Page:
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|Articles - September 2010|
|Friday, August 20, 2010|
Portland State University chemistry professor Carl Wamser is figuring out a way to create solar panels that could be inexpensive enough to install on every house. The current process that uses silicon, the main element of a solar panel, is expensive. Wamser has found a cheaper substitute: an organic molecule called porphyrin, which is purple and acts like chlorophyll. Breaking down porphyrin into a usable form is easier and thus cheaper.
“Silicon has been engineered to death. It is energy intensive and expensive,” says Wamser.
Once created, the porphyrin cells will be rolled onto thin, pliable sheets and put between layers of other conductor materials. During manufacturing, silicon cylinders waste 40% of the product; the porphyrin sheets would produce no waste.
The research is funded by a $492,000 three-year National Science Foundation grant and a $200,000 two-year grant from the Oregon Nanoscience and Microtechnologies Institute. Wamser’s product is five to 10 years away from completion, but someday Wamser hopes to see “something like this on every home.”
Thursday, December 04, 2014
BY DEBRA RINGOLD | OP-ED CONTRIBUTOR
How important are institutional and/or program evaluations provided by third parties in selecting a college or university program?
Saturday, December 13, 2014
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Smartwatches are all the rage. But old-fashioned timepieces keep on ticking.
Monday, January 26, 2015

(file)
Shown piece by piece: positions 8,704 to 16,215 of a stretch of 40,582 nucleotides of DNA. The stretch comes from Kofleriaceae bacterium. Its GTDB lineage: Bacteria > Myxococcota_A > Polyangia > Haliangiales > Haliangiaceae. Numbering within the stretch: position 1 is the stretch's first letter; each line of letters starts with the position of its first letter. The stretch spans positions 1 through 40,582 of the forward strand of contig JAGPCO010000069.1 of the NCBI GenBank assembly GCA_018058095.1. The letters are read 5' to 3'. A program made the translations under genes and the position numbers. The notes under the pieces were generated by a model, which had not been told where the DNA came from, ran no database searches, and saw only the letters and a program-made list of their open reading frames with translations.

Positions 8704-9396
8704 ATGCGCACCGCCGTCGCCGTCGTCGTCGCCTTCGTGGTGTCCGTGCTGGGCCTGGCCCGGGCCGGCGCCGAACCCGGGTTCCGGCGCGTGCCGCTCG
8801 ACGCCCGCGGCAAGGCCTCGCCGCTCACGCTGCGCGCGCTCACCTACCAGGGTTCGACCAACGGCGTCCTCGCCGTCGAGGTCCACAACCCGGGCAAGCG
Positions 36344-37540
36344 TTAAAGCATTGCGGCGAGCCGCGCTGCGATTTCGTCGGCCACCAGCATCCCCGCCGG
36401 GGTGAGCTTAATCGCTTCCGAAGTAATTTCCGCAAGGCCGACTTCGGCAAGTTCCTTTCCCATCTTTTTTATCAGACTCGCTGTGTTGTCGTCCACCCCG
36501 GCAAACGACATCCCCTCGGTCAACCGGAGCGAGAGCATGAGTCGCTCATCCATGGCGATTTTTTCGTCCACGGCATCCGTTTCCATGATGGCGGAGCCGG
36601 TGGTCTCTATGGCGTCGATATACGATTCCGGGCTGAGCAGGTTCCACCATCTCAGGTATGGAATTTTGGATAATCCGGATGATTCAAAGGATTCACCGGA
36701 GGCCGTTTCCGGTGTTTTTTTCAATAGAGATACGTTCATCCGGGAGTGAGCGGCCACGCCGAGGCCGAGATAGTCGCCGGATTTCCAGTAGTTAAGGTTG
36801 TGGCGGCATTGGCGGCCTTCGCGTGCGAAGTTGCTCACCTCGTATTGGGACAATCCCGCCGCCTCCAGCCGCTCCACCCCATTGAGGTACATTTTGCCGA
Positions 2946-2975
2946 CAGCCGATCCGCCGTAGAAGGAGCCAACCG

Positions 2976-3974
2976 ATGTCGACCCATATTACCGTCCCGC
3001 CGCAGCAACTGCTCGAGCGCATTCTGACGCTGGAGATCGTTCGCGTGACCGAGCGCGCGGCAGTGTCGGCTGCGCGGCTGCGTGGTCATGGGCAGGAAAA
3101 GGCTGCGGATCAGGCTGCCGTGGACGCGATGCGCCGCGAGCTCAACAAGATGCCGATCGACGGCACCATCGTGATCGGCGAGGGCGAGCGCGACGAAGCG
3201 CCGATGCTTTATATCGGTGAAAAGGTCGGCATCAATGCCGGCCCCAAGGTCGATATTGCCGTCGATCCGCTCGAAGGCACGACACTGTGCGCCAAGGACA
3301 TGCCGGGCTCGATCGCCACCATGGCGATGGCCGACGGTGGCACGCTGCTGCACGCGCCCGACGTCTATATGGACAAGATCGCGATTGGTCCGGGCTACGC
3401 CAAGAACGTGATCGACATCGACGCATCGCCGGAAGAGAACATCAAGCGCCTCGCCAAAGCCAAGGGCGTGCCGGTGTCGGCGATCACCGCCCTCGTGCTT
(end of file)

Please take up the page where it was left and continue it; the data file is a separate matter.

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Fittingly, Light at Play — a business whose sole purpose is to create mesmerizing ambience — was conceived at Burning Man.
Friday, January 23, 2015
BY LINDA BAKER | OB EDITOR
The Northwest Environmental Business Council previews the 2015 legislative agenda as Hatch Oregon celebrates Oregon's new community crowdfunding rules.
Tuesday, January 27, 2015
BY KIM MOORE
Robin Anderson, dean of the Pamplin School of Business, University of Portland: "You need people who are comfortable leading in ambiguity."
Friday, January 02, 2015
BY JACOB PALMER | OB DIGITAL NEWS EDITOR
The University of Oregon football team looked unstoppable on the field Jan. 1 — and the university is reaping the benefits of the new postseason format.
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Is your business ready to join us in the call for action? This opening panel includes Oregon businesses who will discuss why they signed the Oregon Climate Declaration, the investments they are making to reduce carbon emissions, and how their actions are affecting their companies.
Get ready for two days of special events produced with the EPA, Portland Timbers and ISOS before and after the GoGreen Conference on October 16.
hubbub health uses behavior change science to rethink wellness programs.
In Ashland, a public-private partnership results in online resources to help diversify the local economy.
How sports tourism is driving economic growth and making cities across Oregon a better place to live.
If you have given a former employee access to your company’s electronic information by virtue of assigning a desktop or laptop computer and you suspect he or she of having taken electronically stored data, there are several steps to follow to preserve electronic forensic evidence from spoliation.
The official launch will be Jan. 14.
In a switch on the traditional trade show, representatives from UO departments and local and state agencies will host tables to connect with businesses and vendors. The fourth Reverse Vendor Fair will take place Wednesday, Feb. 25, in Eugene.